The tram reached Kings Cross and he got off at the Hotel, making his way down Victoria Street

looking for 145. It was a terrace like those either side but less grand. More ‘lived in’, run

down. He pressed the button, there was no answer at first but then a voice said, ‘Yes?’

‘My name’s Joe Brown. I’m looking for Mick.’

‘Mick? What do you want him for?’

‘I’m told he could have a package for me,’ remembering what he’d been told to say.

‘Upper floor, number 8, room at the back.’

Years of cooked onions and old cabbage assailed his nostrils as he groped his

way up the dark staircase, a single globe hanging from the ceiling that was all

between him and tripping. Mick stood in the doorway of a room with a bed, armchair

and a table, triangular basin squeezed into one corner and an old dresser, paint peeling

in layers of white and green.

‘What package?’

‘I was thinking gin, and a bottle of sweet sherry maybe?’

‘I can’t promise anything. It’ll be whatever I can get. And it’ll cost you.’

‘I don’t mind, within reason. See what you can do. It’s for the missus, our

tenth anniversary.’

‘I don’t have anything here. Come back in an hour. And you can’t wait here.’

‘But it’s gone six. The pubs’ll be closed. What’ll I do?’

‘Get yourself a coffee at the Hasty Tasty. Up the top of the road.’

The door shut behind him and he made his way downstairs, hand firm on the

bannisters. Since it was Friday, the streets were already busy with people. Men in uniform. Some women too. Others flashily dressed, ready to party.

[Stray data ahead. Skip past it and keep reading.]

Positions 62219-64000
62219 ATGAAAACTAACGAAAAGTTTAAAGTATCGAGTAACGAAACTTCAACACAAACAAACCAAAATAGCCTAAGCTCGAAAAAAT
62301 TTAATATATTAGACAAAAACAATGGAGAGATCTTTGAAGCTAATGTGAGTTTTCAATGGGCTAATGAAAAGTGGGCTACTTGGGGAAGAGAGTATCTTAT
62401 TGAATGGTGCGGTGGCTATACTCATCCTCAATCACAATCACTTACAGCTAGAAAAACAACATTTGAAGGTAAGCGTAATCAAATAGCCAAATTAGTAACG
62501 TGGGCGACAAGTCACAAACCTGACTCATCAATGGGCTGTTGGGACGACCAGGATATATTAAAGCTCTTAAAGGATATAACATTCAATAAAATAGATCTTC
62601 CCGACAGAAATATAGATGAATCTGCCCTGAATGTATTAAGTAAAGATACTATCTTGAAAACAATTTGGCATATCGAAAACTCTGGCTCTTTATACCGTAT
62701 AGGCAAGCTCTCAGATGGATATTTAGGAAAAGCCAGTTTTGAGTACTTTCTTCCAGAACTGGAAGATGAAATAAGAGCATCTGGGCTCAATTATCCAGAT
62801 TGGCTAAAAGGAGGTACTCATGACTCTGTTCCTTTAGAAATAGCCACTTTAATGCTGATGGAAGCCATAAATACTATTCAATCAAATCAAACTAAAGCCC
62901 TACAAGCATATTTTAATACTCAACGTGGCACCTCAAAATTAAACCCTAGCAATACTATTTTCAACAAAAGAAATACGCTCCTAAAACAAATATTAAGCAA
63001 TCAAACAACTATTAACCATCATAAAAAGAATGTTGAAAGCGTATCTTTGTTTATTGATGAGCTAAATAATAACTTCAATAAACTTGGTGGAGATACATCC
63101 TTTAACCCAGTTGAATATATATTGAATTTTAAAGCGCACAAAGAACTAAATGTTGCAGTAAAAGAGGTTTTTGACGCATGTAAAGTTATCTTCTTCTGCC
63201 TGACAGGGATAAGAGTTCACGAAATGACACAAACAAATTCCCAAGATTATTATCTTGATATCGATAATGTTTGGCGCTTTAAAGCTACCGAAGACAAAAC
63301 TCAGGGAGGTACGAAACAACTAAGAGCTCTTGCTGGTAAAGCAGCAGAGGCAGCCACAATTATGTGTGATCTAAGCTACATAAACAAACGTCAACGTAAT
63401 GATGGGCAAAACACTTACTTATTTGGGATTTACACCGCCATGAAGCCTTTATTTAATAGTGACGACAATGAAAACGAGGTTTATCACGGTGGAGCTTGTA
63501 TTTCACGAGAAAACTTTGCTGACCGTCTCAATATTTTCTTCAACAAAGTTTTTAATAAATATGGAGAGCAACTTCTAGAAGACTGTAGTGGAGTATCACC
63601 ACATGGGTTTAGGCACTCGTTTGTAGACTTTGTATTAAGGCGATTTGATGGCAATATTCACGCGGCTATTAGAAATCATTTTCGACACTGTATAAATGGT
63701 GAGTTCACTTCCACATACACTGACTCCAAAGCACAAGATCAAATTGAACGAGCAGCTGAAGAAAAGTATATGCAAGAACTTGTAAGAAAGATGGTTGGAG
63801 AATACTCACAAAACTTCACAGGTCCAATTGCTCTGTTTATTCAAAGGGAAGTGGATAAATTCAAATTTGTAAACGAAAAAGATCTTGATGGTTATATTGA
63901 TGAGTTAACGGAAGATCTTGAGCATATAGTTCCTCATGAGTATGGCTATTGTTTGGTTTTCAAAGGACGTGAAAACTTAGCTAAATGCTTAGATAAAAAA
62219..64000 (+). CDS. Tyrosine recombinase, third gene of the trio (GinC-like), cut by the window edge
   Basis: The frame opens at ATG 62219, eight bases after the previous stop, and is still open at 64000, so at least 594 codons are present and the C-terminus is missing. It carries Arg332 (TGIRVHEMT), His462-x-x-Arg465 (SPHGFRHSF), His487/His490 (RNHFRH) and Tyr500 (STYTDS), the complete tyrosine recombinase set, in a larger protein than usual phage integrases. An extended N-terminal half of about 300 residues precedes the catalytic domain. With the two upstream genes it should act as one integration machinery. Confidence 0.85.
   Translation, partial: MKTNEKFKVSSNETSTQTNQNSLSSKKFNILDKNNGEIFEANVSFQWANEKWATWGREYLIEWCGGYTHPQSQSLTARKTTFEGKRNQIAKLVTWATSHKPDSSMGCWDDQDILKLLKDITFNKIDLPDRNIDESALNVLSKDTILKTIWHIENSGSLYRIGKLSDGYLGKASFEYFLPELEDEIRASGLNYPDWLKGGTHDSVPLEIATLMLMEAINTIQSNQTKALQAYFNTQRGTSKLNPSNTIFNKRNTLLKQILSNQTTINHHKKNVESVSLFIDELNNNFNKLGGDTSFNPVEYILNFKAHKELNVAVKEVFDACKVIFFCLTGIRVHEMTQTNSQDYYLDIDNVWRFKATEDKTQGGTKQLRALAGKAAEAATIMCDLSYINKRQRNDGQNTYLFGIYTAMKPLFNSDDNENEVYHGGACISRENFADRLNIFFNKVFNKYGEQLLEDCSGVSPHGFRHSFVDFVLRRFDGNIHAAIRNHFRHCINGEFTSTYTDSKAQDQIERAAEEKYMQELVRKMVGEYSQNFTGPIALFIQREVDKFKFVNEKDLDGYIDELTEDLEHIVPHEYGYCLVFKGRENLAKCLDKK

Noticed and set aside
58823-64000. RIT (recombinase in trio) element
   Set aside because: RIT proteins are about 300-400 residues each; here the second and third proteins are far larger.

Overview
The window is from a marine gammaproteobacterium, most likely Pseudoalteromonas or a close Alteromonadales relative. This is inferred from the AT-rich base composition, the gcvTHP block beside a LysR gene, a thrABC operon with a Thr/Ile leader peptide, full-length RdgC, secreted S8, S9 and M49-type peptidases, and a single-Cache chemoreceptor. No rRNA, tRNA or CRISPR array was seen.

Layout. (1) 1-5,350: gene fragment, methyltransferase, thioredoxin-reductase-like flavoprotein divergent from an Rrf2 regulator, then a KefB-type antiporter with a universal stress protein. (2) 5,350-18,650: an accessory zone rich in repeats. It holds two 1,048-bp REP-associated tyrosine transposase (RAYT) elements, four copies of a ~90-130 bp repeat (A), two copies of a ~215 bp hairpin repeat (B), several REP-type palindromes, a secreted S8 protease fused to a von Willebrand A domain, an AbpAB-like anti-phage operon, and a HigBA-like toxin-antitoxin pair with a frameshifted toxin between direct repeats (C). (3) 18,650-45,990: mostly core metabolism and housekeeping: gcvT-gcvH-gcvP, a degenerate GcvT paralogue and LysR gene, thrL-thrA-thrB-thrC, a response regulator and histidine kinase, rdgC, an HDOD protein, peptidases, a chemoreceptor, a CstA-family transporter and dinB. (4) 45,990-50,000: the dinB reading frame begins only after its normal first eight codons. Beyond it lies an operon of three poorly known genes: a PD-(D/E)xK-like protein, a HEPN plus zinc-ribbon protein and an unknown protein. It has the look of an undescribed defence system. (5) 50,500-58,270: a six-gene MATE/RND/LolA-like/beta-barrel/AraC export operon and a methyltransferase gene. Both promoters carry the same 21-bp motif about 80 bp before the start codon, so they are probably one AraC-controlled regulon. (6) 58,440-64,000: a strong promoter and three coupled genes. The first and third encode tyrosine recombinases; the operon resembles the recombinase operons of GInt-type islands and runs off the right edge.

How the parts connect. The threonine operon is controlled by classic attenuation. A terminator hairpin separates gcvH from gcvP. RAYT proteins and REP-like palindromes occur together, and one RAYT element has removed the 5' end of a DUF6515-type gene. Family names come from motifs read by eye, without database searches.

Kings Cross was no theatre of war, but it carried its own sense of danger. Most of the toffs had fled their fancy apartments for the Blue Mountains leaving those who’d moved in

at bargain rates, ready to party.

He bought a Mirror from the paper boy on the corner and crossed the road to

the Hasty Tasty. Slipping into an empty booth, he reminded himself the coffee would

be essence, chicory based, tasting nothing like the coffee he knew.

‘What’ll it be?’ The waitress sounded tired, as if at the end of her shift.

‘Coffee. White. No sugar. The wife made me give it up. To save coupons.’

‘Good for her. Be back in a jiff.’

He opened the paper for the hour wait, but since no one was eyeing his

table, he relaxed. He read the newspaper, scanning the sporting pages, then borrowed a

pencil from the waitress for the crossword.

When the hour was up he paid and left, returning the pencil with a wink and a

‘Thanks, love,’ keen to see what Mick had got for him.

‘Gin and sherry! I can’t wait to see Thelma’s face.’ He beamed.

‘You owe me twelve quid.’

‘Twelve pounds!’

‘Take it or leave it. There’s plenty of others keen enough.’

‘No, it’s alright, just more than I was expecting.’

He held the brown paper bag close to his chest as he headed for the tram.

You’ve done yourself proud Joe Brown. It’ll leave you short for the week, but it’ll be

worth it.

It was suddenly much cooler. A sharp wind set in and he pulled up the

collar of his austerity suit against it.

 

Later, inside the Hasty Tasty, a constable was interviewing the waitress. She’d

been crying and the manager had told her to take the rest of the night off.

‘I’d gone out for a cigarette. A five-minute break since we weren’t busy.

That’s when I saw him. He’d been in for a coffee earlier and I was thinking, Nice

man. Gentlemanly. Not like some round here. Then he suddenly stepped off the kerb

and the car hit him. He had this dark suit on, and the driver probably didn’t see him. It

all happened so fast, but the funny thing was, as he fell, he looked like he was trying to

save what was in the paper bag.’

 

Thelma placed the plate on the saucepan. I’m off to bed. I thought this time, maybe. But he’s forgotten again, and I’ll bet he’s been at the pub and now he’s shickered. But he won’t have forgotten his tea.